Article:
Poster Topical Area: Global Nutrition

Location: Hall D

Poster Board Number: 576

P12-055 - Impact of a 3-year comprehensive nutrition program on nutritional status among children aged 6 to 23 months in rural Malawi

Sunday, Jun 10
8:00 AM – 6:00 PM

Objectives: Given the high prevalence of child stunting, the Government of Malawi, with technical support from World Food Programme, launched a district-wide comprehensive nutrition program. The program provided a daily lipid-based nutrition supplement (LNS) to children 6 to 23 months of age and a social behavior change communications (SBCC) package targeting infant and young child feeding (IYCF) practices and knowledge, and caregivers' hand washing practices. This study evaluated a 3-year program impact on child nutritional status, IYCF and hand washing practices and knowledge, diet, and morbidity and mortality.

Methods: The study design was quasi-experimental with the program district compared to a neighboring comparison district. Data were collected during cross sectional baseline (January-March, 2014; n=2,404) and endline (January-March, 2017; n=2,453) surveys among children in sampled households. Estimates of impact were generated using Kernel Propensity Score Matching Difference-in-Difference (PSM-DID) analyses using baseline and endline data in the program and comparison districts.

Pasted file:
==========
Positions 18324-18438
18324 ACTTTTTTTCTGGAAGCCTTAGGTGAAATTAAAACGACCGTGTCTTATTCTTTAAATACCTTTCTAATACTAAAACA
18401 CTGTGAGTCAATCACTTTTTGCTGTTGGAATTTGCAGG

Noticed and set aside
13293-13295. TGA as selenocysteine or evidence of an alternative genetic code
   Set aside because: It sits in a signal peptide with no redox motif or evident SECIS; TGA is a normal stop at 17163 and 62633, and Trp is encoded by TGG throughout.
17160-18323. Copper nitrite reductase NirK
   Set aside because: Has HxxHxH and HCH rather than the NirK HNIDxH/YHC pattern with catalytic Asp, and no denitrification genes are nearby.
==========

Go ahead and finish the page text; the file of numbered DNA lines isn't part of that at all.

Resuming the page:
Results: Relative to the comparison district, children in the program district had improved mean weight by 149g, mid-upper arm circumference (MUAC) by 0.19cm, weight-for-age z-score (WAZ) by 0.17, weight-for-length z-score (WLZ) by 0.22, and dietary diversity score (consumption of 4 or more food groups in the past 24 hours) by 0.13 points, and lowered underweight (WAZ<-2) by 1.9%, wasting (WLZ<-2) by 2.4%, low-grade fever by 3.2%, high–grade fever by 6.8%, malaria by 3.7%, and eye disease by 2.3% (all p<0.05). Mothers in program district had increased knowledge scores for IYCF by 0.18 points and for hand washing with soap by 0.23 points. No statistically significant changes were seen between districts for indicators of child linear growth, stunting, or overweight/obesity.

Conclusions: A comprehensive nutrition program that included the provision of daily LNS and feeding/hygiene SBCC package was successful in reducing child wasting and underweight, improving child dietary diversity and caregiver hand washing behaviors, and in reducing the risk of child morbidity but not stunting in rural Malawi.

Funding Source:

This study was generously funded by Children's Investment Fund Foundation, UK.

CoAuthors: Kristen Hurley – Johns Hopkins School of Public Health; Audrey Buckland – Johns Hopkins School of Public Health; Julie Ruel-Bergeron – World Bank; Assumpta Bou Monclus – Johns Hopkins School of Public Health; Lee Shu Fune Wu – Johns Hopkins School of Public Health; Maithilee Mitra – Johns Hopkins School of Public Health; John Phuka – University of Malawi, College of Medicine; Rolf Klemm – Johns Hopkins School of Public Health; Keith West – Johns Hopkins School of Public Health; Parul Christian – Bill & Melinda Gates Foundation

Yunhee Kang

Assistant Scientist
Johns Hopkins School of Public Health
Baltimore, Maryland